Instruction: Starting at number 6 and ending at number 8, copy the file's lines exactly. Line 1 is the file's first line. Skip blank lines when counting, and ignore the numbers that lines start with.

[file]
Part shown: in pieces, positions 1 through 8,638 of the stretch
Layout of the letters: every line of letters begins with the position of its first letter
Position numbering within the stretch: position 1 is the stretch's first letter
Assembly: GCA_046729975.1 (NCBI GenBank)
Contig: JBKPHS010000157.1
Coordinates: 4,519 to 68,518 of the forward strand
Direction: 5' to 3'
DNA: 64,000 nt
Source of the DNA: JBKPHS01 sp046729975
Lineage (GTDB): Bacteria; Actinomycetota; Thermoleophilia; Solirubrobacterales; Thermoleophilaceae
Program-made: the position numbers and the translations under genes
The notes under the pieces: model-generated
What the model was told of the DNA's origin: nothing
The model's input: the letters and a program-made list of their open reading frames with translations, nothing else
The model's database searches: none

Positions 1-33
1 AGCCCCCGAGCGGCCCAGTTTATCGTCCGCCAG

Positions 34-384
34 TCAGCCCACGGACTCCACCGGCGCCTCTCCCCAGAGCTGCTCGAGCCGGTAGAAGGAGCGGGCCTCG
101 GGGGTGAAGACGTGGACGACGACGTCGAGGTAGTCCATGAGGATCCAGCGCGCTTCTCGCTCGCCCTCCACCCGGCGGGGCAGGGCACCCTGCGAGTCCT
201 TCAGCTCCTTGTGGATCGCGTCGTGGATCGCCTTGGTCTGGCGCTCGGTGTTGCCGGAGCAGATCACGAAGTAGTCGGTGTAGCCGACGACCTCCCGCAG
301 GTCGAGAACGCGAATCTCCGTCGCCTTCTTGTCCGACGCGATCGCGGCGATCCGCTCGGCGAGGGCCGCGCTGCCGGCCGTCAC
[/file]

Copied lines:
Coordinates: 4,519 to 68,518 of the forward strand
Direction: 5' to 3'
DNA: 64,000 nt